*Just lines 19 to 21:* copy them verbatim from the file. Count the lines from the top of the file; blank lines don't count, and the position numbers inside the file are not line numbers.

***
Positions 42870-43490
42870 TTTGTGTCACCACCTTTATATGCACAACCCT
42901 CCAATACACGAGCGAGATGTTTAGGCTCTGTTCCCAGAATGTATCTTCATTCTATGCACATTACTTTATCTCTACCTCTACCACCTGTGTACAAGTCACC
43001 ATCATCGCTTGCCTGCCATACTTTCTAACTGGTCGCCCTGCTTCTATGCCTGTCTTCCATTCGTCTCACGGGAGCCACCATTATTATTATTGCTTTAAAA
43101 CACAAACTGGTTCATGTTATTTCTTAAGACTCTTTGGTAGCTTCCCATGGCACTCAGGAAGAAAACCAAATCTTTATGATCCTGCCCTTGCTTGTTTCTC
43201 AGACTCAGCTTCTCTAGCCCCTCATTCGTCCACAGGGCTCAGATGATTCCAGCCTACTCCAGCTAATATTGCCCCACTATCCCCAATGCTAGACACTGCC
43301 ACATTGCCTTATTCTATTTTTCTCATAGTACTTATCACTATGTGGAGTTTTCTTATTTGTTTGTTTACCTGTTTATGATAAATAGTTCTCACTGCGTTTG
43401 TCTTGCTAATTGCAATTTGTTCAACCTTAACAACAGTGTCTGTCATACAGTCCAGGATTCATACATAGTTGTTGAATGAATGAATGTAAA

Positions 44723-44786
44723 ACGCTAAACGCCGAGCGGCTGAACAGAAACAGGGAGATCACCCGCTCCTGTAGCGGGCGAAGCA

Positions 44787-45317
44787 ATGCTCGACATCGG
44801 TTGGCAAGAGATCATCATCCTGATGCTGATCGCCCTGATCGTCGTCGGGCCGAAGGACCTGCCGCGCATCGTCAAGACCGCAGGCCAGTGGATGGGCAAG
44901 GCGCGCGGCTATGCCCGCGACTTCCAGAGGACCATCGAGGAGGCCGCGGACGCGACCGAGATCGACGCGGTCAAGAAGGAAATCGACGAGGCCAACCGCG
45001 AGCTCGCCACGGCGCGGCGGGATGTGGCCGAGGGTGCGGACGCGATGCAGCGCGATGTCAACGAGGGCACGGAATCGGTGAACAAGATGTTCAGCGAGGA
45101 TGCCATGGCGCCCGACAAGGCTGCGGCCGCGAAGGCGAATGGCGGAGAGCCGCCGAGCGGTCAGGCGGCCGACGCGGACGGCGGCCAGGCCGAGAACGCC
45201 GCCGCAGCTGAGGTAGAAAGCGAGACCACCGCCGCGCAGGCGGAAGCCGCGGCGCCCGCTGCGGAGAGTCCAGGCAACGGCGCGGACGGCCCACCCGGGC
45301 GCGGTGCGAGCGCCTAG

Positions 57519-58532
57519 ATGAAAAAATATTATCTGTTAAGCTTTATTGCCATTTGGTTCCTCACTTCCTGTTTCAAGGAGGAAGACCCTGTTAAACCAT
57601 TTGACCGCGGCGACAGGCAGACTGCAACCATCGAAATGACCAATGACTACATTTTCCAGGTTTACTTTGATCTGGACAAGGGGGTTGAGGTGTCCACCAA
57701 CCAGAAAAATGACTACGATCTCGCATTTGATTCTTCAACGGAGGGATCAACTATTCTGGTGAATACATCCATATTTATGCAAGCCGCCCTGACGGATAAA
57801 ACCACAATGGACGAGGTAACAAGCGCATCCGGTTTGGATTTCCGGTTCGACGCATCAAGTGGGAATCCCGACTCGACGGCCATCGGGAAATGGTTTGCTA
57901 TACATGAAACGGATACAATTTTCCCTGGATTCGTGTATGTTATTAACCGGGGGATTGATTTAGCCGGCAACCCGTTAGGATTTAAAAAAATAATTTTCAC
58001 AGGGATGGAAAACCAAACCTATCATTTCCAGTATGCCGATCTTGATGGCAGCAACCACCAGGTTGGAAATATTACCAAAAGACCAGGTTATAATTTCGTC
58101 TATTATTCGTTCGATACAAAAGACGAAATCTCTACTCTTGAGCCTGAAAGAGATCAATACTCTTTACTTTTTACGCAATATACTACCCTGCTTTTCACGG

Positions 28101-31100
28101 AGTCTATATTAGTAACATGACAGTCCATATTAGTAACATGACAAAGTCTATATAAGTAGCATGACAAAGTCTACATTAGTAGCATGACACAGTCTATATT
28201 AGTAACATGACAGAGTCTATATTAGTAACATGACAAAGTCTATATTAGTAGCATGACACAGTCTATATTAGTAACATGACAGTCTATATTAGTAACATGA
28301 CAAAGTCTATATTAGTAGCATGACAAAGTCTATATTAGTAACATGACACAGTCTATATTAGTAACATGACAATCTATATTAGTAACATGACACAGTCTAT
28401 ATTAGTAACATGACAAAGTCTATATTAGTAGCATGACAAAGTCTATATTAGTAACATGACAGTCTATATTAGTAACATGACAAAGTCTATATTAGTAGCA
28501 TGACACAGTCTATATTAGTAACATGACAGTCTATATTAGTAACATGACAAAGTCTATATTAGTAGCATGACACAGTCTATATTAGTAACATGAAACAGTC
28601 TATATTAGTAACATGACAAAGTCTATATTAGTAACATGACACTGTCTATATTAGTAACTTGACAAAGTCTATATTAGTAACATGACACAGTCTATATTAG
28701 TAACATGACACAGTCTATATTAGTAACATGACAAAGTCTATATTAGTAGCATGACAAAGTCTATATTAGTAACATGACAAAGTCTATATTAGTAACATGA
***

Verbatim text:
Positions 57519-58532
57519 ATGAAAAAATATTATCTGTTAAGCTTTATTGCCATTTGGTTCCTCACTTCCTGTTTCAAGGAGGAAGACCCTGTTAAACCAT
57601 TTGACCGCGGCGACAGGCAGACTGCAACCATCGAAATGACCAATGACTACATTTTCCAGGTTTACTTTGATCTGGACAAGGGGGTTGAGGTGTCCACCAA